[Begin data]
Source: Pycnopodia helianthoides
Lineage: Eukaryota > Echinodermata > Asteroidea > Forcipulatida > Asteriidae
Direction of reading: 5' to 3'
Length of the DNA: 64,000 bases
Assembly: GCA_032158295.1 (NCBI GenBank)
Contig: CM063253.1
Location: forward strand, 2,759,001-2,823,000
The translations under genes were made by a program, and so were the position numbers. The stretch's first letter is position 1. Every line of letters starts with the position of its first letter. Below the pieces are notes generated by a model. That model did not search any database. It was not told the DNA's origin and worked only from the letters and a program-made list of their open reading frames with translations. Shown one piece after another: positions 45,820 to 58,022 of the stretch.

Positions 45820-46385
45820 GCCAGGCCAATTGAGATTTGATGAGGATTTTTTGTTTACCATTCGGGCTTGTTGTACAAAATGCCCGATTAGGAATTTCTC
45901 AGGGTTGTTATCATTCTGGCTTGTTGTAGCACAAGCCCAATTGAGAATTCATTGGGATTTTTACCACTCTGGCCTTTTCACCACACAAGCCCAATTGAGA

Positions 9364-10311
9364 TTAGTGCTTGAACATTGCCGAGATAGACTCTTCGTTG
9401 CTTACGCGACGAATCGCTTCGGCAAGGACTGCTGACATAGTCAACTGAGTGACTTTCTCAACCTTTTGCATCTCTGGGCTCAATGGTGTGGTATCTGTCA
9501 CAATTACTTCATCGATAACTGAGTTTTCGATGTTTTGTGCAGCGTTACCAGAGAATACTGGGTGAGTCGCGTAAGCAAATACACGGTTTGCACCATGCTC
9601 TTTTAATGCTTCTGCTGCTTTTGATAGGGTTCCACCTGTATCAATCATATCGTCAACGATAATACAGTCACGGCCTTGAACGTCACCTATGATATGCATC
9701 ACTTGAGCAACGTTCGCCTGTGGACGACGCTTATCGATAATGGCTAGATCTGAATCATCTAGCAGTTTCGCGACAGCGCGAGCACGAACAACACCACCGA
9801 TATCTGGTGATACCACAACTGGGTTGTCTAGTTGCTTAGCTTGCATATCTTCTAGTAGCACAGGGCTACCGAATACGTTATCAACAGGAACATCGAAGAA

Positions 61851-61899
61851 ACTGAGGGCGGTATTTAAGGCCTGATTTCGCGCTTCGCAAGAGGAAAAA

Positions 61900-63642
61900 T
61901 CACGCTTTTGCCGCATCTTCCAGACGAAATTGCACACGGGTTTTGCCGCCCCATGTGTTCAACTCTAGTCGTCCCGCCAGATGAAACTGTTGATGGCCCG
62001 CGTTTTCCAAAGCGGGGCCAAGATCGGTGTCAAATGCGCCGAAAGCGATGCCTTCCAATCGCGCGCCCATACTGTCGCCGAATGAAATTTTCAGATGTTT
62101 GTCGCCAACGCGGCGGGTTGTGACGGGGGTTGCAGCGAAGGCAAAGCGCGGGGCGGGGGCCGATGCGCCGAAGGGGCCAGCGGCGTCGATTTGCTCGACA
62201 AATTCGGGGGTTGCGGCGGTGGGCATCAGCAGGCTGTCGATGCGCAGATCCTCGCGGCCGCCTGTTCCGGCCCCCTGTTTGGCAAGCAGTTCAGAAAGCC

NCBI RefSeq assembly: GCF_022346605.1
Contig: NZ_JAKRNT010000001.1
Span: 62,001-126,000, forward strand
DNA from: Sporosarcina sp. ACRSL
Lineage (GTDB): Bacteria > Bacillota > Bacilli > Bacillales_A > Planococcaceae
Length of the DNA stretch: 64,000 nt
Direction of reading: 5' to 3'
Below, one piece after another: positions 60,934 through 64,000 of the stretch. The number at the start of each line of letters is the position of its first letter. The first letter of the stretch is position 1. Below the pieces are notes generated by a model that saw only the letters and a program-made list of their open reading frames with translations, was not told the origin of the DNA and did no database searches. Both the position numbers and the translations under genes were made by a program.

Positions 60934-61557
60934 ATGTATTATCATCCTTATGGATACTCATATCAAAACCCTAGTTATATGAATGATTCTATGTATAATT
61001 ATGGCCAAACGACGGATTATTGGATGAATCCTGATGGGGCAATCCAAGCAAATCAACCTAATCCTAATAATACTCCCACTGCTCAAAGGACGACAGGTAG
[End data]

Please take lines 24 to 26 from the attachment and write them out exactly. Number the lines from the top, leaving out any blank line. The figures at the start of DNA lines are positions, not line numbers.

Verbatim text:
62001 CGTTTTCCAAAGCGGGGCCAAGATCGGTGTCAAATGCGCCGAAAGCGATGCCTTCCAATCGCGCGCCCATACTGTCGCCGAATGAAATTTTCAGATGTTT
62101 GTCGCCAACGCGGCGGGTTGTGACGGGGGTTGCAGCGAAGGCAAAGCGCGGGGCGGGGGCCGATGCGCCGAAGGGGCCAGCGGCGTCGATTTGCTCGACA
62201 AATTCGGGGGTTGCGGCGGTGGGCATCAGCAGGCTGTCGATGCGCAGATCCTCGCGGCCGCCTGTTCCGGCCCCCTGTTTGGCAAGCAGTTCAGAAAGCC